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African Elections

There are a number of ways to win an African election. The simplest, obviously, is to win the most votes, but this is sometimes hard to achieve, especially if you have been the president for a long time and people are getting fed up with your rule.

If your country’s constitution only allows two terms as president, then your first task is to change it, as half a dozen African leaders have already done (Namibia, Rwanda, Uganda, etc.). Now you can run again – but you still have to win the election.

You might just stuff the ballot boxes and have the army shoot anybody who objects, but this approach has high potential costs. Killing protesters will damage your international reputation, and may even lead to sanctions and freezes on your secret assets abroad. The African Union or Ecowas (the Economic Community of West African States) may also take you to task, or even send troops if you kill too many people.

It’s better to make it look like you really won the election. Fiddling with voter registration can exclude lots of opposition voters, and turning off the internet on election day makes it hard for the opposition’s election monitors to keep track of the count.

But if the votes are being counted in public and the numbers are going against you, then you have to stop the count until you can fix it. Standard practice in this case is to claim technical difficulties until you have time to massage the vote.

This was President Ali Bongo’s solution in Gabon’s election last August. He was clearly losing the count, but the results from the distant province of Haut-Ogooue (Bongo’s home province) were mysteriously delayed.

The opposition leaders weren’t worried, because to change the outcome almost every living person in Haut-Ogooue (and a few of the recently dead) would have had to vote for Bongo. But then the results arrived: 99.93 percent of the province’s population had allegedly turned out to vote, and 95 percent of them had allegedly voted for Bongo. So he “won” another term as president by 5,594 votes.

People in Haut-Ogooue may be remarkably healthy and civic-minded, but you NEVER get a 99 percent turnout in an election. (The turnout in Gabon’s other provinces was between 45 percent and 71 percent.)

It was a transparent and shameless fraud, but fewer than a dozen people were killed in the subsequent protests, so Ali Bongo is starting another seven-year term as president. Not bad for a kid who started out as the humble son of Omar Bongo, president of Gabon from 1967 until his death in 2009.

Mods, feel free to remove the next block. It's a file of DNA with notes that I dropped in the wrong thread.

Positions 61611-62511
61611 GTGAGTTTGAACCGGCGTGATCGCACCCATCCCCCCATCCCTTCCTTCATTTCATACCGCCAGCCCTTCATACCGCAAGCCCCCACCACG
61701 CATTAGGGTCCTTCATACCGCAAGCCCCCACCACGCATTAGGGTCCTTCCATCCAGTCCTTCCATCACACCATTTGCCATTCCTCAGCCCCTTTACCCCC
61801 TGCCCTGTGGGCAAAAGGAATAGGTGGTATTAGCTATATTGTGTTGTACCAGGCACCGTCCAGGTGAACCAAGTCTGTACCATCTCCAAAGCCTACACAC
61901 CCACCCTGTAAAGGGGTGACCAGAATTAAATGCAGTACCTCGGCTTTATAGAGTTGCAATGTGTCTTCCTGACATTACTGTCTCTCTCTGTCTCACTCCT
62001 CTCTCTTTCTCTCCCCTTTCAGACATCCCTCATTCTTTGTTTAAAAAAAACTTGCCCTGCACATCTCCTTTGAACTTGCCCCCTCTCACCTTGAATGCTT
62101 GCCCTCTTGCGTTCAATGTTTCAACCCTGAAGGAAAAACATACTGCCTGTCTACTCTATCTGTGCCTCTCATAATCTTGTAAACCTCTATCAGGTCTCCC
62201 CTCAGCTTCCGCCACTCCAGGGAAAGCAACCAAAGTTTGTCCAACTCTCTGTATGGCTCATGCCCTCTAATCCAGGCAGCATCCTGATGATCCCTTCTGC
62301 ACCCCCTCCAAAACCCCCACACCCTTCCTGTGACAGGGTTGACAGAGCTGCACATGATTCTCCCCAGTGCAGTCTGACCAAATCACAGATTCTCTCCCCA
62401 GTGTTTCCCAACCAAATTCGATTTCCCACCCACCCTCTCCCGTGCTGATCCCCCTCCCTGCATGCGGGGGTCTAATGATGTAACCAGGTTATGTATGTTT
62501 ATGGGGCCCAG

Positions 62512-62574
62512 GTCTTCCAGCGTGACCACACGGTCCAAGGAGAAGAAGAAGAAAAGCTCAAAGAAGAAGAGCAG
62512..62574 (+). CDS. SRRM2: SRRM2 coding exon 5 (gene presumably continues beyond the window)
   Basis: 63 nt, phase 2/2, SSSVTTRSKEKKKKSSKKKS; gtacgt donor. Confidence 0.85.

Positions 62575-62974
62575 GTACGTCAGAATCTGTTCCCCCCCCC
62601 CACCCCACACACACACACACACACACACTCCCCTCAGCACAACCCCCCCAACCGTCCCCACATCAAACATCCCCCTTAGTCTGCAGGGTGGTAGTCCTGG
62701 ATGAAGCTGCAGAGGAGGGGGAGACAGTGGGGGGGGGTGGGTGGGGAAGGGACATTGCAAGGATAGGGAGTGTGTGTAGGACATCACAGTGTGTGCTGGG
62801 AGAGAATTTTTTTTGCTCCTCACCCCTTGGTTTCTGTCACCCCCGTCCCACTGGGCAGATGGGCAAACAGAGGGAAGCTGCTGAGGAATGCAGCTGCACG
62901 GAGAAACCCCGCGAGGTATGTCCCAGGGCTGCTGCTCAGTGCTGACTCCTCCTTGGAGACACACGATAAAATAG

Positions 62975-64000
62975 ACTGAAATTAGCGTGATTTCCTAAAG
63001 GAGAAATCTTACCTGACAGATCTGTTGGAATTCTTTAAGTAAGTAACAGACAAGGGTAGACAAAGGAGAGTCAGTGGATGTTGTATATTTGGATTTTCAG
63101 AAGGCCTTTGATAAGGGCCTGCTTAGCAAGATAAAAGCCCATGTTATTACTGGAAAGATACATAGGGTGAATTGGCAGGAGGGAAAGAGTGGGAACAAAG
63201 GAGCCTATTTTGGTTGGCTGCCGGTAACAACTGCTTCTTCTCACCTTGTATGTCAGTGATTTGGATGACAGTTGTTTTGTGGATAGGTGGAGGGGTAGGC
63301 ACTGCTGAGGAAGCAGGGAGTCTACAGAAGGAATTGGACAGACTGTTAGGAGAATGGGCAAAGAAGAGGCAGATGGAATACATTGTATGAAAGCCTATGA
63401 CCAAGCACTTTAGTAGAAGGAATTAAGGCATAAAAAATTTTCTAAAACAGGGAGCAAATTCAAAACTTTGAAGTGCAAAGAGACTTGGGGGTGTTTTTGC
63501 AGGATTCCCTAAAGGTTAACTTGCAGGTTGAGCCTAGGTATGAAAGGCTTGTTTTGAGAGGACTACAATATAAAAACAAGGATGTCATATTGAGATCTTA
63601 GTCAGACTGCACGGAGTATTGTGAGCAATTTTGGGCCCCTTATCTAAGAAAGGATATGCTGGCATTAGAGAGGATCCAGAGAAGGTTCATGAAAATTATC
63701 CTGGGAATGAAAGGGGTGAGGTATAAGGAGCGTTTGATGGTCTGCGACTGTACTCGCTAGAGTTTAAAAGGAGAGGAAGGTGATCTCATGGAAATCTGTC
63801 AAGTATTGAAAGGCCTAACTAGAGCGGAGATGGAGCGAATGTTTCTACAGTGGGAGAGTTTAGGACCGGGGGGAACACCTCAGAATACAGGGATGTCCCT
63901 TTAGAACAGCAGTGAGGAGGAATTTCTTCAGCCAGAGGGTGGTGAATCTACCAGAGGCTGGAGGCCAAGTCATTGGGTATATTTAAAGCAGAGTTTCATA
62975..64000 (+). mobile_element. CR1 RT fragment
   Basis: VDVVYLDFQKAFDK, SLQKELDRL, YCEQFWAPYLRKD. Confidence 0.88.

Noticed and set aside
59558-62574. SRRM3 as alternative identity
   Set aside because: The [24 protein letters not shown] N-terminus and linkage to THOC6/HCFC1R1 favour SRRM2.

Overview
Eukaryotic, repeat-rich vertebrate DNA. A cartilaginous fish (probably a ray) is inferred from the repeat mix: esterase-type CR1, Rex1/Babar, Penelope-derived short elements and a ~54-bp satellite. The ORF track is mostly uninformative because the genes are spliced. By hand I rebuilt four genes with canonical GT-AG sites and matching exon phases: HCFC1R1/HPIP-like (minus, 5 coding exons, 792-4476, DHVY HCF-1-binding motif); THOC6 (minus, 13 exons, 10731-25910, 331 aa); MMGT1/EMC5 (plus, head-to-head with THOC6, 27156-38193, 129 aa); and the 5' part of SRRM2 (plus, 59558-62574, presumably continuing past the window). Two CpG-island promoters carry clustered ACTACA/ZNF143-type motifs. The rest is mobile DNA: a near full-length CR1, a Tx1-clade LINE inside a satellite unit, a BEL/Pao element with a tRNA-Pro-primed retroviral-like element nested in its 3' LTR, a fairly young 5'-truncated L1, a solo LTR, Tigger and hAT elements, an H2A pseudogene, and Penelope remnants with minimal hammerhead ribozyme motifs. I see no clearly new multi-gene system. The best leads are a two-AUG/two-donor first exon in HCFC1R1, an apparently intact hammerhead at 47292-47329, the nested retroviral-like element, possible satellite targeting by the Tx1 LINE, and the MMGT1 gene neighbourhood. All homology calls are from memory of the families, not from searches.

President Joseph Kabila of the Democratic Republic of Congo should have used the same tactics to get re-elected. DR Congo’s constitution imposes a two-term limit, and he had already served two seven-year terms since his father, President Laurent Kabila, was assassinated in 2001, but for whatever reason, he didn’t change the constitution in time.

Instead, Kabila ended up facing an election in November 2016 in which he was not legally allowed to run. To win more time, he announced that the election could not be held on time for “logistical and financial reasons,” and that he would therefore stay on as “transitional president” until 2018.

It’s ridiculous. In the seven years since the last election, Kabila couldn’t find the time and money to organise the next one? The only possible conclusion is that he is either completely incompetent or a bare-faced liar. (In fact, he’s both.)

And since DR Congo is big enough (70 million people compared to Gabon’s 1.6 million) to contain lots of tough, clever politicians with their own strong regional bases, Kabila is not getting away with it.

The powerful Catholic church has stepped in to act as mediator, and Archbishop Marcel Utembi has just persuaded government ministers and opposition leaders to sign a document promising to hold the election this year. In the meantime, an opposition politician will serve as Kabila’s prime minister.

Kabila has not yet signed the document himself, but the agreement also says that he must not try to end term limits. It looks like he will have to retire – in which case DR Congo will see its first peaceful transfer of power since independence in 1960.

It’s easy to be cynical about democracy in Africa, but there is as much good news as bad. Last month Ghana’s sitting president lost an election and tamely handed power over to the winner. In 2015 the same thing happened in Nigeria, Africa’s biggest country. The glass is not empty. It is half-full.
To shorten to 725 words, omit paragraphs 2 and 8. (“If…election”; “People…percent”; and

Who Is Human?

21 May 2003

Who Is Human?

By Gwynne Dyer

Once upon a time it was acceptable to eat people who didn’t belong to the tribe. Human beings have come a long way since then, and we may yet go further. We might even make killing some non-humans a crime.